Rochester, N.Y. – Every winter when the first snowfall melts, the landscape is dotted with litter. Much of it is plastic bags.
“I see plastic bags everywhere. They’re ubiquitous,” said Arthur Rothfuss, whose hobby is photographing litter. Rothfuss is concerned about the harm plastic bags cause the environment, as many get into waterways and are ingested by wildlife.
13WHAM News saw plastic bags littering the onramps to the Inner Loop and Route 490. They were stuck in fences along North Clinton Ave. and hung in trees on Troup St. Numerous plastic bags were on the ground in lot across from a retail plaza on Hudson Ave. in Irondequoit.
Efforts to pass a plastic bag ban or impose a surcharge on plastic bags have failed in New York State. The state did pass a law a few years ago requiring large retailers to accept bags for recycling.
Some New York communities have imposed plastic bag bans, including Rye and Mamaroneck. But don’t expect that to happen anytime soon in the Rochester area. Mayor Tom Richards and Monroe County Executive Maggie Brooks are not wild about the idea.
“We’ve talked to different individual retailers. I don’t think we’ve gotten as far as a ban,” said Brooks, who added the county started accepting plastic bags for recycling. “The recycling effort is a first step and we hope that will eliminate some of the problem.”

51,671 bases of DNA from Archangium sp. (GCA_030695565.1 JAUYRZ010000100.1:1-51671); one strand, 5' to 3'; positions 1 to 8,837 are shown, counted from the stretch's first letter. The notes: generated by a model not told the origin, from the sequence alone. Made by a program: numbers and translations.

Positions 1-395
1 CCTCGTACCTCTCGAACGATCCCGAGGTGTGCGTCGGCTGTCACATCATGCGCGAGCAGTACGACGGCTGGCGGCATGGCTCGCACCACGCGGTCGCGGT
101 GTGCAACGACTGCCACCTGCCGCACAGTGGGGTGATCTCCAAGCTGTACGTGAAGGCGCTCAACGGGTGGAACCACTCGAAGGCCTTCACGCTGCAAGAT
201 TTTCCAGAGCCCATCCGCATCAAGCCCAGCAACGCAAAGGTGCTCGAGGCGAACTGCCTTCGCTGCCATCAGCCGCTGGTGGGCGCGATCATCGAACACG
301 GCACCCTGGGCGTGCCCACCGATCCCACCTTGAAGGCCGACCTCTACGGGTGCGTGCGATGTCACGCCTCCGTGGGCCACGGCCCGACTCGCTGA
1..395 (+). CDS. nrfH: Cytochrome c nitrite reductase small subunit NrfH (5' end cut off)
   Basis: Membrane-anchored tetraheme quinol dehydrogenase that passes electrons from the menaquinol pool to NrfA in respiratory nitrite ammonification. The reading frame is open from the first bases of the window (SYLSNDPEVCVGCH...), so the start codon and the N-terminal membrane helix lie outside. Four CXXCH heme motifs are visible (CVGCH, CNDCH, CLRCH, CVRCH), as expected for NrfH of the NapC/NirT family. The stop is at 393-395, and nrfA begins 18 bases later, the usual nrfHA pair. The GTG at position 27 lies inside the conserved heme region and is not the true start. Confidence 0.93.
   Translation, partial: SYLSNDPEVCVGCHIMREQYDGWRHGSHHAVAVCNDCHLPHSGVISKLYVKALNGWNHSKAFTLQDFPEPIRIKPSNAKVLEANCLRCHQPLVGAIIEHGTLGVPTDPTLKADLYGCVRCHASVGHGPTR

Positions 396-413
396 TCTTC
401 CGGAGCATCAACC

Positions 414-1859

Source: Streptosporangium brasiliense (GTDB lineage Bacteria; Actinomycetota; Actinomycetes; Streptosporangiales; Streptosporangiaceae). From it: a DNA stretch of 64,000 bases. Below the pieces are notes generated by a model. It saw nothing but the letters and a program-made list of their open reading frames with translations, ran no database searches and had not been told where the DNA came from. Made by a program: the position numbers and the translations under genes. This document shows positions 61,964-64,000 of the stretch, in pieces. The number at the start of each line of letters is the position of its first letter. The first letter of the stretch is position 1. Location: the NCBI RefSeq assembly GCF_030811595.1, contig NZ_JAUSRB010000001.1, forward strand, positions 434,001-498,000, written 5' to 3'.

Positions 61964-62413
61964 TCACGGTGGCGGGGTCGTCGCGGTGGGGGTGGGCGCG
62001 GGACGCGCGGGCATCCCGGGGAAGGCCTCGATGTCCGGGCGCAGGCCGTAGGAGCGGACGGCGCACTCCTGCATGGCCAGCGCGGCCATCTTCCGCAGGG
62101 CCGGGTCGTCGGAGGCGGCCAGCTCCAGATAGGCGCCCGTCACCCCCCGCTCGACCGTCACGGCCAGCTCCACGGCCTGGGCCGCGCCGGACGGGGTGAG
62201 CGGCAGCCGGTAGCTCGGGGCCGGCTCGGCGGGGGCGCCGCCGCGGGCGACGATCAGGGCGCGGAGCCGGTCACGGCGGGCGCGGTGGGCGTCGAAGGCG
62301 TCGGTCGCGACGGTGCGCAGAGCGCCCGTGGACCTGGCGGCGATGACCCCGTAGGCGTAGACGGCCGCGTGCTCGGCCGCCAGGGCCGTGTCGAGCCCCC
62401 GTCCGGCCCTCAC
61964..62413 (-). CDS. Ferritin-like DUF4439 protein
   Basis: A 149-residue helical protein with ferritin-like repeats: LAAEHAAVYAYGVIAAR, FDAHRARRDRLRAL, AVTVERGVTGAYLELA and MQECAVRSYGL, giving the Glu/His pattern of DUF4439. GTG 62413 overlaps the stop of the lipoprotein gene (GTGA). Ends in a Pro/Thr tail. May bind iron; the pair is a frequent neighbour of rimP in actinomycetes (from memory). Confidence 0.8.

“If we’re going to get away from plastic bags it’s going to have to be on a broader basis than just the city to be effective,” said Richards. “But I agree with you. They do look like the dickens.”
Richards said we wouldn’t have this problem if people stopped littering plastic bags.
Wegmans has been a leader in getting consumers to cut down on plastic bag use or stop using them altogether. Since the store introduced reusable bags, each store is saving approximately 5,000 plastic bags a day.
“I like some of the ideas where stores will charge for bags and encourage people to bring their own or to reuse the ones that they already have,” said Rothfuss.